This article is part of MERRY JANE's Jamaica Week. For more on this special series of articles and videos, visit our Editor's Letter here.
When Bob Marley passed away in May of 1981, the world mourned the death of a reggae pioneer. In his short 36 years, Marley became the face of the genre, of Rastafarianism, and, in some ways, of Jamaica as a whole. His face embodied an entire cultural sensibility; for some, it seemed at times to belong to everyone but himself. Yet that face — most infamously cocked to the left, dreadlocks cascading, eyes closed and mouth wide open in a show of joy, calm and chill — is entirely absent in the 1982 documentary Land Of Look Behind. It’s never seen, yet it’s everywhere.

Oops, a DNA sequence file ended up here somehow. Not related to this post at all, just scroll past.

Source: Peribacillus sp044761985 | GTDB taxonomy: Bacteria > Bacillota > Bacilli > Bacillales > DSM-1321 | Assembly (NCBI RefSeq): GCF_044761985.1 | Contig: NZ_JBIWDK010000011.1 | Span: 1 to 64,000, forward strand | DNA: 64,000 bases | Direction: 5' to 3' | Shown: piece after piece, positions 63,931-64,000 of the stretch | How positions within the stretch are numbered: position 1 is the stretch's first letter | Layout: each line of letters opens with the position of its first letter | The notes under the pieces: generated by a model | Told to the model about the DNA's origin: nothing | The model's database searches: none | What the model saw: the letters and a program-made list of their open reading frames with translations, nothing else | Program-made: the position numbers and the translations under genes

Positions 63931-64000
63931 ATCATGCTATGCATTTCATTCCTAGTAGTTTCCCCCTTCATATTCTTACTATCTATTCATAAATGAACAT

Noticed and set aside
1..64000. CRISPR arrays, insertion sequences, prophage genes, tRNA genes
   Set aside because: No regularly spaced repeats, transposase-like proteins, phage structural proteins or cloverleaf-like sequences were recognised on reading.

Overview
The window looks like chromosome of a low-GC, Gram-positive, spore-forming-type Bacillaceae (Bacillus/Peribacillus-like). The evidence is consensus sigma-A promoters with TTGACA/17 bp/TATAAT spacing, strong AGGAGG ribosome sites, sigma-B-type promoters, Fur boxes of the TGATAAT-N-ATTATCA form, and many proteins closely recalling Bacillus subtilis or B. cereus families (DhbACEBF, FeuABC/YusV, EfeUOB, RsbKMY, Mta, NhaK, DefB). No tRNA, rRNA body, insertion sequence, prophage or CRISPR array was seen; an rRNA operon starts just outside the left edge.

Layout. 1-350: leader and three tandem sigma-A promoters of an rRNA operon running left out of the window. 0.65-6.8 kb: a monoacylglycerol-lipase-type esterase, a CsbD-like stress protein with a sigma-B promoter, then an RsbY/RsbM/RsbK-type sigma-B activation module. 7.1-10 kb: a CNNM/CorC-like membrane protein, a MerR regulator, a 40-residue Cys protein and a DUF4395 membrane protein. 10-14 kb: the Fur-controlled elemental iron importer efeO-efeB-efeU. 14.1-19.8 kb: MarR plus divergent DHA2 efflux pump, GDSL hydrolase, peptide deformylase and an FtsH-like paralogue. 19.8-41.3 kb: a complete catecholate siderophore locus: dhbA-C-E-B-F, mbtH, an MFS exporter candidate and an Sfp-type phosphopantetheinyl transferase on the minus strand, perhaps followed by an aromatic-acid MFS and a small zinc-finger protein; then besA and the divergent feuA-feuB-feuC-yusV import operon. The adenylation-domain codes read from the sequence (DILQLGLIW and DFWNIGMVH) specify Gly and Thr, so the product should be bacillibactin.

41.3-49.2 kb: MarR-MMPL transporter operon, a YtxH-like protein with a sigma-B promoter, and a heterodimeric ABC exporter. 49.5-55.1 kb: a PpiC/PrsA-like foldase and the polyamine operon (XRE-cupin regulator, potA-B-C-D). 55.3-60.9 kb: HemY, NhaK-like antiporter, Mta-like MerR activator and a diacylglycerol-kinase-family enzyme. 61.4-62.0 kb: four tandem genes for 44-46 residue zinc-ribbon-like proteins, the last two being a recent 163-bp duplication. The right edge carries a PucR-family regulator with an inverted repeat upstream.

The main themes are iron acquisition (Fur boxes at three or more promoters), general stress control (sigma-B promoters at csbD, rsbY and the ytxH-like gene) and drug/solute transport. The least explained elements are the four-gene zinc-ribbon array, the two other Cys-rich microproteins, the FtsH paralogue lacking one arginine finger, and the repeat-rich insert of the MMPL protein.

When Marley died, his family turned to an unlikely source in their request for a film about the legendary artist: Alan Greenberg. Greenberg, who died in 2015, was an American filmmaker, writer, and photographer, best known by cinephiles for his book “Every Night the Tree Disappears: The Making of Heart Of Glass,” which chronicles the making of the 1976 Werner Herzog film of the same name. The book is considered by many to be the single greatest work ever written about the making of a film. It goes in depth on how Greenberg’s close friend and occasional collaborator Werner Herzog placed his cast under hypnosis during the making of the film in an effort to capture the fugue state of a village who comes in contact with a prophet.